In presenting a revised ''new federalism'' proposal last week, President Reagan confounded those critics who charge that the whole issue is stalled. In fact, the national debate that was necessary from the outset is now underway. A public look at the fundamental structure of government can only benefit the United States, no matter what happens to Mr. Reagan's plan.
The reason is compelling. The modern federal establishment arises in large measure from programs and political assumptions based on the New Deal of the 1930s. That was half a century ago. This is not to fault the remarkable federal-state-city framework which has evolved, nor the way in which that system has basically worked. Yet, in light of the fact that the federal government has grown so large - and that budget deficits in future years could run into hundreds of billions of dollars - it is only prudent to examine how that system might be made more efficient by transferring some federal functions to the states. In support of his revised program, Mr. Reagan argues that it lies at the very heart of his philosophy of government, which entails ''restoring the intended balance between the levels of government.''
Under the plan, the states would assume full responsibility for the main federal welfare program - Aid to Families with Dependent Children (AFDC) - while the federal government would take on full funding for the medicaid and food stamp programs. In the original plan announced last January, the food stamp program would also have been turned over to the states. Under the terms of financing for the revised plan, therefore, which would amount to less than 10 percent of the entire federal budget, the tradeoff would look like this:
The states would have returned to them $30 billion worth of federal programs in some 35 service areas, along with $8 billion in (now federal) costs for AFDC. That means $38 billion worth of new programs. But they would give back to the federal government $18 billion in current state medicaid costs - leaving net new state program costs of about $20 billion. However, general revenue dollars of $ 19 billion to $20 billion would be given to the states to compensate for the shift.
Is the new new federalism an improvement on the original variation that met sharp criticism from many governors and particularly big-city mayors who would stand to lose hundreds of millions of dollars in direct federal aid?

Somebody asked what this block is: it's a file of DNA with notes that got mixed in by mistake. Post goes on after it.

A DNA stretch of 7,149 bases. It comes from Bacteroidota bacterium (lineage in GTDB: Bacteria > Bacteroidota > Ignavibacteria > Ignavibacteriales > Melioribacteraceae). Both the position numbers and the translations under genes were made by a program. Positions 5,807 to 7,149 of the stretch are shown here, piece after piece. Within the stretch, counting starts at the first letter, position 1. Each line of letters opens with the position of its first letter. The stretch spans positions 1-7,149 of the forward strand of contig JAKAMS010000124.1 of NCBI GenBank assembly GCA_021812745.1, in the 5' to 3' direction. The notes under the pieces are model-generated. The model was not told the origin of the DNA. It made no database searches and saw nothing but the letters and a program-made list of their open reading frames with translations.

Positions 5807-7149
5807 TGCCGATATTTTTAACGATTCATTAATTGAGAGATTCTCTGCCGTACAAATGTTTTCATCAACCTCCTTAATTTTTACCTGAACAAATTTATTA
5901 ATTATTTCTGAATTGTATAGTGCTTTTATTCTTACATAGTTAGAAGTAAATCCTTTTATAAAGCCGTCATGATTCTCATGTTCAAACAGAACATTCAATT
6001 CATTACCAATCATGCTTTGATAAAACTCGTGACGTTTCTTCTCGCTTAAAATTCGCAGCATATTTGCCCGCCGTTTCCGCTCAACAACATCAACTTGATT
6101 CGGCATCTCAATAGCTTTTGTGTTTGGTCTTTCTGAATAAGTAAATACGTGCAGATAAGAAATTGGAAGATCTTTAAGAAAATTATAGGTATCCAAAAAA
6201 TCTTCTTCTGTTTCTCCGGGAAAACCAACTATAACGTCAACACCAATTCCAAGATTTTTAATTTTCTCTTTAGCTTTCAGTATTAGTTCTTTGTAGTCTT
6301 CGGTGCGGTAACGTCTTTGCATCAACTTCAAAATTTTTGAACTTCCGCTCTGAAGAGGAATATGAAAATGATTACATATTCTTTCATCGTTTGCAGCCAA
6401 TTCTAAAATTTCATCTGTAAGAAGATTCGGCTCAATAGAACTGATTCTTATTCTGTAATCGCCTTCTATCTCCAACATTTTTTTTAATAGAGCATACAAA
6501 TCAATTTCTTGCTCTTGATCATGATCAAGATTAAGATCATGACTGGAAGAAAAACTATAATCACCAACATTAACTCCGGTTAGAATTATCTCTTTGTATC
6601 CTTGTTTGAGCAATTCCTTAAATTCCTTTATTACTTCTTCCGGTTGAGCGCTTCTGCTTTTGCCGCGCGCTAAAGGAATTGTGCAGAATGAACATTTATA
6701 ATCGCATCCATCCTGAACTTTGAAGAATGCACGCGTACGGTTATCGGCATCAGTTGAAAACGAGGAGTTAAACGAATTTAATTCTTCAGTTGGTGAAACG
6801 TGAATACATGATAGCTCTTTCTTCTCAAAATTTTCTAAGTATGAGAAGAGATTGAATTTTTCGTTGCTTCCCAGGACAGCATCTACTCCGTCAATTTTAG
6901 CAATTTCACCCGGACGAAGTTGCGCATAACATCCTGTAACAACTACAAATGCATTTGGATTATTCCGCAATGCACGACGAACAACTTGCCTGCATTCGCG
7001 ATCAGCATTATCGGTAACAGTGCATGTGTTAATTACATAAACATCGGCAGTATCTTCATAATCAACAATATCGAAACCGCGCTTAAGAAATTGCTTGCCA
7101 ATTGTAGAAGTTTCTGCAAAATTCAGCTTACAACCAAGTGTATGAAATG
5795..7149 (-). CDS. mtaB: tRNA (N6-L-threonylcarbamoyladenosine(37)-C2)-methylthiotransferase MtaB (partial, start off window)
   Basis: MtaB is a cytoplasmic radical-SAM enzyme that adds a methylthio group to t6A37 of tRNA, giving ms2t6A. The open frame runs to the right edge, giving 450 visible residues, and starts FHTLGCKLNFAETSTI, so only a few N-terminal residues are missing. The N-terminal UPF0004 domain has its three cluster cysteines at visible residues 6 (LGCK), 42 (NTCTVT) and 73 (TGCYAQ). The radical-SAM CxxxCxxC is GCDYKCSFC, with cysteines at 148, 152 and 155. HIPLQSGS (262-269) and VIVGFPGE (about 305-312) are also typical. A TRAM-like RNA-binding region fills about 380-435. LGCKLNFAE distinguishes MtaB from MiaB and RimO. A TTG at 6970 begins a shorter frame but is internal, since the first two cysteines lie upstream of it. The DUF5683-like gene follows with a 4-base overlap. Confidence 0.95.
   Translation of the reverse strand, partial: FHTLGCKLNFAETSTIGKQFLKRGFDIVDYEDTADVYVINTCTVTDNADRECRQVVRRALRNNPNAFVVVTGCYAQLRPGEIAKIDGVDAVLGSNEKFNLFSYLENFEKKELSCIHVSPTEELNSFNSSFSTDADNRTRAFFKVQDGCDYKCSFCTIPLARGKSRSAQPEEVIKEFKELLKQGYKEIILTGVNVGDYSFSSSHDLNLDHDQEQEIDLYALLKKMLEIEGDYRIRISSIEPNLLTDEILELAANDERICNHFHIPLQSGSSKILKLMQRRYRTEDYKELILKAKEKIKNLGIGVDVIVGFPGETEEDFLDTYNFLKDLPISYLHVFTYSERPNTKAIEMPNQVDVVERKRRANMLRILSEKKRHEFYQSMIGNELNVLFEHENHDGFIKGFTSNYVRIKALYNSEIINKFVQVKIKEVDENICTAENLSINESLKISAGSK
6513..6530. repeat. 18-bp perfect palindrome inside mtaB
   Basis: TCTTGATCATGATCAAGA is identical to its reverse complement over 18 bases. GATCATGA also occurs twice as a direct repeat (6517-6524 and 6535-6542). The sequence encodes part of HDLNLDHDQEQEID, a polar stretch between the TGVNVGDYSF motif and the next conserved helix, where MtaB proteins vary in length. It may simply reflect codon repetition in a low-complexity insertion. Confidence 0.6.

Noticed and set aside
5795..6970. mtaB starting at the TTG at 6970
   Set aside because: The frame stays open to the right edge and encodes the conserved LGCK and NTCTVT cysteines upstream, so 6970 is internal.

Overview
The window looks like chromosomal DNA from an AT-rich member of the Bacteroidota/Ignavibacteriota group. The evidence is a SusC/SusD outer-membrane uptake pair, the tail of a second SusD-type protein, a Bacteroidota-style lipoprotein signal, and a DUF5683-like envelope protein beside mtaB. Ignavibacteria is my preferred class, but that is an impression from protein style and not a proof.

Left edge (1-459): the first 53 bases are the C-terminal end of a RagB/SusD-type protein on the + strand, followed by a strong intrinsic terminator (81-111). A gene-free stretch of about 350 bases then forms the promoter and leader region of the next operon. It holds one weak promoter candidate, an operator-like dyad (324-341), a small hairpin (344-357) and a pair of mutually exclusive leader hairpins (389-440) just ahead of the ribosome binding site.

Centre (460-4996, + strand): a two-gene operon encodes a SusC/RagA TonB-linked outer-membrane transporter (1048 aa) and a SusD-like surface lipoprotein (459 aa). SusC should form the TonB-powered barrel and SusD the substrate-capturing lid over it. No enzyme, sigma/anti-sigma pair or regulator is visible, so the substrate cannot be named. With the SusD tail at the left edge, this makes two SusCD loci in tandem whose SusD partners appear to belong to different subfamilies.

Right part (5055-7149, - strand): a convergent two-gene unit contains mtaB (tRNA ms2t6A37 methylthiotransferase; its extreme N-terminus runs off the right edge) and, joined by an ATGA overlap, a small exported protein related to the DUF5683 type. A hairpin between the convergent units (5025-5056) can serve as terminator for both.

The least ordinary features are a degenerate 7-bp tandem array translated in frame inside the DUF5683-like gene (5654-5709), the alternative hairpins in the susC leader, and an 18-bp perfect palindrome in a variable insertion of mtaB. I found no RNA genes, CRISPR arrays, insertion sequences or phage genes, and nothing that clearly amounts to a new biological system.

Yes and no. Shifting welfare back to the states, as we noted last March, makes little sense since welfare is in fact a ''national problem.'' The danger remains that there would be sharp inequities in benefit levels from state to state and region to region.
Shifting medicaid to the federal government, on the other hand, would be logical, because of the demographics of an aging population and because of expected higher program costs in future years. Also, having the federal government assume both medicaid and food stamps moves the US closer towards the goal long broached by many liberals of having all income-security programs placed at the federal level.
As for the basic 35 service programs that would be turned back to the states - vocational and adult education, work incentive programs, community development grants, water waste treatment, urban and secondary transportation, and others - this seems a sensible move. But it would be best if these ventures were transferred gradually on an experimental case-by-case basis. Then, if such transfers prove workable, further transfers could be made, again on a gradual basis over a extended period of time.
Enactment of the program is, in any case, still far down the road. No major legislative action is likely this year, and unless a strong consensus develops for the plan Congress will most likely not act on it at all. But thoughtful debate should be encouraged. The issue is an all-important one of making government effective, efficient and humane - and keeping it close to the taxpayer.